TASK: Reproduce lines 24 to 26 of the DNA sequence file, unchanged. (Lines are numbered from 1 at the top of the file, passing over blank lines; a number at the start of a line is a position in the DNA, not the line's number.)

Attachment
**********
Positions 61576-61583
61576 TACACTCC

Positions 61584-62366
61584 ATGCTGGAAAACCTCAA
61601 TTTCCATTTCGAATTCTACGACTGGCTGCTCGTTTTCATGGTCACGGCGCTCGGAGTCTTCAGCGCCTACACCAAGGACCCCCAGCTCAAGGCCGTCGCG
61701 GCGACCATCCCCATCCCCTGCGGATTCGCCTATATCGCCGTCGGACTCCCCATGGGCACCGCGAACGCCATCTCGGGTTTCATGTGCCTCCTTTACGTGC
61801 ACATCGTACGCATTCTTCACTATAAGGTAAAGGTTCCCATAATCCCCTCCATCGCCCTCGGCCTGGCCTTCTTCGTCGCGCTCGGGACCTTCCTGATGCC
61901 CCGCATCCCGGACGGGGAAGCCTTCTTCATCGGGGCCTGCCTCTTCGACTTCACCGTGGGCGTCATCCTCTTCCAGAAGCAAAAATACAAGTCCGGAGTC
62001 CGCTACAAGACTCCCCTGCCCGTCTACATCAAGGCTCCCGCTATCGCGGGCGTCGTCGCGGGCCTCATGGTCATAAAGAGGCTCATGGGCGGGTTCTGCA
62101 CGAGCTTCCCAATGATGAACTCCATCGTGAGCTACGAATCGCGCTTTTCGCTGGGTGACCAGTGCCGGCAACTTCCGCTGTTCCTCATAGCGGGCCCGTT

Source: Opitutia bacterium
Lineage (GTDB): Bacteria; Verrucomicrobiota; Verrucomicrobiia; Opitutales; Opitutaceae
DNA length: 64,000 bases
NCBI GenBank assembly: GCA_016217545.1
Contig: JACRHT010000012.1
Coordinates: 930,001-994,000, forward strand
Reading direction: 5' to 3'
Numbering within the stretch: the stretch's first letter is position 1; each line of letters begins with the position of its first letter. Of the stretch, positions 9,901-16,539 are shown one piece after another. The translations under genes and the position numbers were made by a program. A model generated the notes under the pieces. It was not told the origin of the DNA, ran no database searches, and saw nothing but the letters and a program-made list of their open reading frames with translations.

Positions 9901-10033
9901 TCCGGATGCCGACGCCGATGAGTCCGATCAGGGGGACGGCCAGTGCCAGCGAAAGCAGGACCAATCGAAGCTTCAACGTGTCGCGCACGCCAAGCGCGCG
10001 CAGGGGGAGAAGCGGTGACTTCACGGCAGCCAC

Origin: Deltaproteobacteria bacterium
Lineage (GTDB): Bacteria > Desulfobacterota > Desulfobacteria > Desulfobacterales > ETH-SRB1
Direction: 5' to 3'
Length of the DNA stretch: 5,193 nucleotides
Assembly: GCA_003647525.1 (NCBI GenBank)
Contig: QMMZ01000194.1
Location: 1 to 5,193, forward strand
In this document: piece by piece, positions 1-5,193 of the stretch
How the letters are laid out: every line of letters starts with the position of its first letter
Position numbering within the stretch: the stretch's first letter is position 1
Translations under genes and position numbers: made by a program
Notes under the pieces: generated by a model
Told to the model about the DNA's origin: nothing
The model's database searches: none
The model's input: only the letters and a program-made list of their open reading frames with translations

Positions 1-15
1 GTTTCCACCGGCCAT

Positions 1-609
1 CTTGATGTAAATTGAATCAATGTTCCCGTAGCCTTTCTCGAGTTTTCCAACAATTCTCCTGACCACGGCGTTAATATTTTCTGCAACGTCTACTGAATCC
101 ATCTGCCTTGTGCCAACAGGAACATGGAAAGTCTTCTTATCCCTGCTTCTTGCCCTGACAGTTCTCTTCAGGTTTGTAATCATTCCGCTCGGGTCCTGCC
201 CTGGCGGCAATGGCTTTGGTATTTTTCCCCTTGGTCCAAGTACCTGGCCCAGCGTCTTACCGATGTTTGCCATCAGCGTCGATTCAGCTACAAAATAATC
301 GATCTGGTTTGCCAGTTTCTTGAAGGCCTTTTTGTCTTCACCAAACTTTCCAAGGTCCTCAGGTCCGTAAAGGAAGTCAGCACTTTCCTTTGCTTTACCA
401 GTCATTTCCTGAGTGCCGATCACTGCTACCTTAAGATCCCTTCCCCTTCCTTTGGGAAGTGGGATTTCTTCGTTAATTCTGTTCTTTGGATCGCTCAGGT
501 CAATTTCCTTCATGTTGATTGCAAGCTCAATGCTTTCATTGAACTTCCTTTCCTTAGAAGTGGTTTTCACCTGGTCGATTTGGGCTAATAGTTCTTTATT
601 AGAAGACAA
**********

Direction: 5' to 3'
Length of the DNA stretch: 5,193 nucleotides
Assembly: GCA_003647525.1 (NCBI GenBank)